Measuring SSI rates is labor intensive but benchmarking these data represent one common-sense strategy to quality improvement in healthcare (Edwards et al., 2009). In New York State, legislating mandatory public reporting of cardiac surgery mortality rates resulted in an overall reduction in mortality rates. There was continued improvement with each subsequent year of public reporting. One explanation is that the public was more empowered with the data to make informed decisions, pressuring hospitals to focus on improving quality. Similarly, participation in benchmarking of hospital data within a large collaborative has been shown to improve surgical outcomes (Hall et al., 2009). Despite the dramatic impact of these monitoring practices, hospitals remain reluctant to publicly disclose their outcome data when it is not required. Legislation requiring reporting would motivate hospitals to re-evaluate their practices in SSI prevention and address internal outliers.

While we believe national standards would best facilitate improved reporting practices, other alternatives exist. At the very least, agreed upon definitions for a surgical site infection would be helpful so that the term is being used with universal understanding as it relates to policy and quality improvement. This could be facilitated, in part, by soliciting input from physician groups and societies. Payment incentives from payers with appropriate definitions and expectations may also be helpful to motivate accurate and timely reporting. Finally, if these efforts cannot be coordinated at a national level, multistate collaboratives may be a useful stepping stone.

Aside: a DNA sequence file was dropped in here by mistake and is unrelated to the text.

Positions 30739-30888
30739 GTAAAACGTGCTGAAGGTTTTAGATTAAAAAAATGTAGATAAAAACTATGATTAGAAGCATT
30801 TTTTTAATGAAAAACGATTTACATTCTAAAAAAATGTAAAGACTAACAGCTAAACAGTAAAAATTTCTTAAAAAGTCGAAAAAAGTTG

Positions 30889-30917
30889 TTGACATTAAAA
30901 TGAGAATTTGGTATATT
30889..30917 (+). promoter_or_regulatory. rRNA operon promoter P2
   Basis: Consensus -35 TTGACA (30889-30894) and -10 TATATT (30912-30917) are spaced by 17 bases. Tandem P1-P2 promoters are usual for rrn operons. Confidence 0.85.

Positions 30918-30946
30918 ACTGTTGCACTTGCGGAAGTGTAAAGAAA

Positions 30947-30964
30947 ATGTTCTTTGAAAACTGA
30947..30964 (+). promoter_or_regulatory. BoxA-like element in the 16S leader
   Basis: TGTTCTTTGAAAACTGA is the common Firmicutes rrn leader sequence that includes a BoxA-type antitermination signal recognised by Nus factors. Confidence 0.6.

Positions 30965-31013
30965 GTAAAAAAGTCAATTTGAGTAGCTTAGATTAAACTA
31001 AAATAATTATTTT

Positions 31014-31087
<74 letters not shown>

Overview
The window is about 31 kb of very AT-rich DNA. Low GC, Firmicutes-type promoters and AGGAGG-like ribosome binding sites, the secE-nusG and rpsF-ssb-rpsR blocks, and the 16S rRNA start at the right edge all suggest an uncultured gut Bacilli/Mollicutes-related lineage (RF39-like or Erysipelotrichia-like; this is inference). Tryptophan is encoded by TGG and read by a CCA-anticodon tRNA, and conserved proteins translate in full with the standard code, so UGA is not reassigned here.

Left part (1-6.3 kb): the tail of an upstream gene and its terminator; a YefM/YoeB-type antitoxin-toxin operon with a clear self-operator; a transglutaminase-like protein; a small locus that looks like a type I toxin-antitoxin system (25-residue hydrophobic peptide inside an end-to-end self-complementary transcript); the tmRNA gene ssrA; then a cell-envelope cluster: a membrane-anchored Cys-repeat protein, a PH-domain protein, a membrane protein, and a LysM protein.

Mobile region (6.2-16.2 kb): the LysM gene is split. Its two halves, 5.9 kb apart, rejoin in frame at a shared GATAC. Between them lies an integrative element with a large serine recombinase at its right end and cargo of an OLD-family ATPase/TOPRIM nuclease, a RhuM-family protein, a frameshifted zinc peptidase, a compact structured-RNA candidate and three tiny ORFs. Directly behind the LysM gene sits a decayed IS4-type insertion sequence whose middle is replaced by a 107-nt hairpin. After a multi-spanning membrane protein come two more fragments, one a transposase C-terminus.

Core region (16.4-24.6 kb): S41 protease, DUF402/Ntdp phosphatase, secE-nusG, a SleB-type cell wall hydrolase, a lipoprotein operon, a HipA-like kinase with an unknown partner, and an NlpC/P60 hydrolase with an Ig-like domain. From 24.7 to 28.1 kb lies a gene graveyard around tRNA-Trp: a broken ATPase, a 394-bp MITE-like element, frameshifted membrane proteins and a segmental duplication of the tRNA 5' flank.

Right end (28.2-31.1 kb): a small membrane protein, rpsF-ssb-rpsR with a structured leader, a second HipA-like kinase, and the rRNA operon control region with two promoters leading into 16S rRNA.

Our study highlights the need for the Federal Government to set the rules for how hospitals define, monitor, and report SSIs. Though SSI process measures have received tremendous attention from the Centers of Medicare and Medicaid Services (CMS), the public, and the media, studies have failed to demonstrate that adherence to these measures reduce SSIs (Hawn et al., 2008; Nguyen, Yegiyants, Kaloostian, Abbas, & Difronzo, 2008; Stulberg et al., 2010). In fact, focusing on process measures rather than outcomes may divert important resources that could improve quality (Makary & Ibrahim, 2010). Accordingly, CMS recently announced that hospitals will have to begin reporting SSIs rates for select procedures beginning in January 2012 to impact payment for fiscal year 2014 (Hanshaw, Olson, & Gillespie, 2010). It is critical to standardize the reporting process before SSIs are incorporated into the Medicare payment scheme.